Although known as a western and historical writer, Paul Dayton Bailey managed to turn out one genuine over-the-top creepy novel in 1946, Deliver Me from Eva. It’s listed on the 100 Best Modern Horror Novels collection. Forrest (Famous Monsters) Ackerman listed it as his favorite novel. Long out of print, it’s finally seen the light of day in two new editions. Time-wise, the book postdates the shudder pulps by a few years, but the influences can be felt.
Mark Allard, a young Los Angeles lawyer, has just married Eva Craner. He’s only known her for a few days, but his love is so intense he decides to make it legal. It doesn’t matter Allard belongs to a successful law firm. Nor does he seem to care about his former engagement to one of the senior partner’s daughters. Eva, beautiful and brilliant, is the only woman for him.
Before the marriage is few days old, Allard agrees to visit Eva’s family estate outside Pasadena. Although his new bride insists he’ll move there to be with her family, Allard declares his intent to take her back to LA after getting to know her father and brother. He’s a 20th Century man and doesn’t need any meddling relatives from the wife’s side.
At the estate Allard meets Castleman, a creepy butler; Eva’s brother Osman; and Insa, a maid. There’s also another, older, woman named Margot who seems to be some sort of cook/housekeeper. But strangest of all is Eva’s father, Dr. Craner, a surgeon: he’s legless and lacks ears, having been born that way. Locomotion is provided for him by a cart. He hears by using a set of earphones and microphone which he designed.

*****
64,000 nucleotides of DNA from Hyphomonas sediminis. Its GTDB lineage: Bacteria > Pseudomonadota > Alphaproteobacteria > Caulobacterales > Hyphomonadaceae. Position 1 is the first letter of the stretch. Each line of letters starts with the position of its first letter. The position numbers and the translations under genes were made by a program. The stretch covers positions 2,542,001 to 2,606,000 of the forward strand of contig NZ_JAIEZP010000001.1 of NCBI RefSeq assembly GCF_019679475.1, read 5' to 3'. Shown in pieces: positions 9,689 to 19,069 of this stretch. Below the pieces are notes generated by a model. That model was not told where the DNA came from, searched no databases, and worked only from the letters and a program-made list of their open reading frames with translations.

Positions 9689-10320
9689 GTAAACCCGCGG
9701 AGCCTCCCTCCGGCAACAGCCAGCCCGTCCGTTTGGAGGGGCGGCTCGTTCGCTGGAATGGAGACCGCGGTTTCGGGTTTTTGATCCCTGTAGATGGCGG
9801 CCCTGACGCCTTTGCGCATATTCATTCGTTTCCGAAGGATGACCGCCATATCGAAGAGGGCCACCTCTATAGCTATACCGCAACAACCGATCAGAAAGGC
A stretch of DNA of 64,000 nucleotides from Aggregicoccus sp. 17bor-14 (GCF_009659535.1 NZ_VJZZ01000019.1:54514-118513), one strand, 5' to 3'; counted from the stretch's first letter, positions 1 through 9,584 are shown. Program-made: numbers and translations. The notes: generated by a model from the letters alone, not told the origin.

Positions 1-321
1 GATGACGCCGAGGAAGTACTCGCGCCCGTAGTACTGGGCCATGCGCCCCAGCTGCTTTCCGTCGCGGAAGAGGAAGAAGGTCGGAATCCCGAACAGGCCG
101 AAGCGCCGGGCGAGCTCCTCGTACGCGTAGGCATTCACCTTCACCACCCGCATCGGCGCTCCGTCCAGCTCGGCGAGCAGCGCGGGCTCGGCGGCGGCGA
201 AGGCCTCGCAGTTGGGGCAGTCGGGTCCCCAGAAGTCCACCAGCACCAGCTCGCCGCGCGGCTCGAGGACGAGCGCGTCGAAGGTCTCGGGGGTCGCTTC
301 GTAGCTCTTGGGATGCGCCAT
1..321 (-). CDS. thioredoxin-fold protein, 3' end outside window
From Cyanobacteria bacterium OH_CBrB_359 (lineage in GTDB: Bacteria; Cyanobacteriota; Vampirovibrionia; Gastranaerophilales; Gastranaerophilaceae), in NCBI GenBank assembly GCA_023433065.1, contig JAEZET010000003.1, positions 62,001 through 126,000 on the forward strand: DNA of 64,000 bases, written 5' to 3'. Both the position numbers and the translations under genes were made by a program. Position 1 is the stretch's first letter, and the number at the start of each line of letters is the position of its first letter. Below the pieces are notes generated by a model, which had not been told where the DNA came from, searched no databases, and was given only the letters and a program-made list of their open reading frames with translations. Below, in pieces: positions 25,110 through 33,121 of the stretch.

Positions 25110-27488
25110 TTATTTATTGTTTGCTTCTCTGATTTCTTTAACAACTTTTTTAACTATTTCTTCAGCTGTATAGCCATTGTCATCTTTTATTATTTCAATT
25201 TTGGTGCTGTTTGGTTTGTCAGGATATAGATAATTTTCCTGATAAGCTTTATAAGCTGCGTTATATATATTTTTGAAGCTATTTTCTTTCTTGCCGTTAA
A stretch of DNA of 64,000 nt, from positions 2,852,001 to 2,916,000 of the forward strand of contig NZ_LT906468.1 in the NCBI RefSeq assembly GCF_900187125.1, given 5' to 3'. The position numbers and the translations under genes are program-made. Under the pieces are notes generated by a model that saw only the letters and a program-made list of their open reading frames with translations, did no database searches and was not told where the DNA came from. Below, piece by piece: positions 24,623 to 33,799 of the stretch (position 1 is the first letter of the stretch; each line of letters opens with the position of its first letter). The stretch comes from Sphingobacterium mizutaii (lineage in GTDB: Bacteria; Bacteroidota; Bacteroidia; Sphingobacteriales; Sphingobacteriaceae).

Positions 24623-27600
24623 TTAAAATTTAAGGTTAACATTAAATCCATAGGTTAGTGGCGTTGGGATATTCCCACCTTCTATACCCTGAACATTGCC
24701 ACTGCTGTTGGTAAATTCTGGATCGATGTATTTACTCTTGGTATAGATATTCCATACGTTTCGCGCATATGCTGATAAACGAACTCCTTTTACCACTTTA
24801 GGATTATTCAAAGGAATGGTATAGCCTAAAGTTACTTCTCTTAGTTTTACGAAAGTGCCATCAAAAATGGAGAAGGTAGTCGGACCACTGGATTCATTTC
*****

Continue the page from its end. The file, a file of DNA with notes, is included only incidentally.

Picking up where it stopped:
There are two main buildings on the property. “Thalamus”, which was designed by Eva herself. This seems to be where Eva and her brother live. The other is “The Cradle of Light” and is reserved for Dr. Craner. The Cradle comes complete with it’s own surgery theater.
And this is where the book becomes very strange. Dr. Cramer has developed some kind of new therapy involving manipulation of the cranial plates to heighten human intelligence and spirituality. Both Eva and her brother are the results of long-term experiments to produce an Uber-race. Naturally, Allard wants nothing to do with Dr. Craner’s plans for humanity. He demands to leave and take Eva with him.
Except he soon discovers he can’t leave. Even after witnessing Dr. Cranmer’s mad experiments up close, Allard finds himself under the pull of the handicapped surgeon. It’s never explained why he can’t leave, but hypnosis is suggested.
One of the major problems of the book is loose ends. You never know exactly what the mad doctor does to create this state of heightened intelligence, although some kind of mental chiropractic treatment is suggested. Everyone in the compound seems to be part of a New World Order plot, but how the doctor keeps them under control is never spelled out. So you have to decipher a lot of the back story on your own. It’s all told from the viewpoint of Allard.
And when the action begins, Eva is very grotesque. Not to give a lot of the plot away, but plenty of severed heads figure into the story. There’s also underground cremation chambers to get rid of the evidence.
Still, this is a significant book in the history of horror literature. I’m sure Bailey’s religious background (he was a devout Mormon) kept him from returning to the horror genre.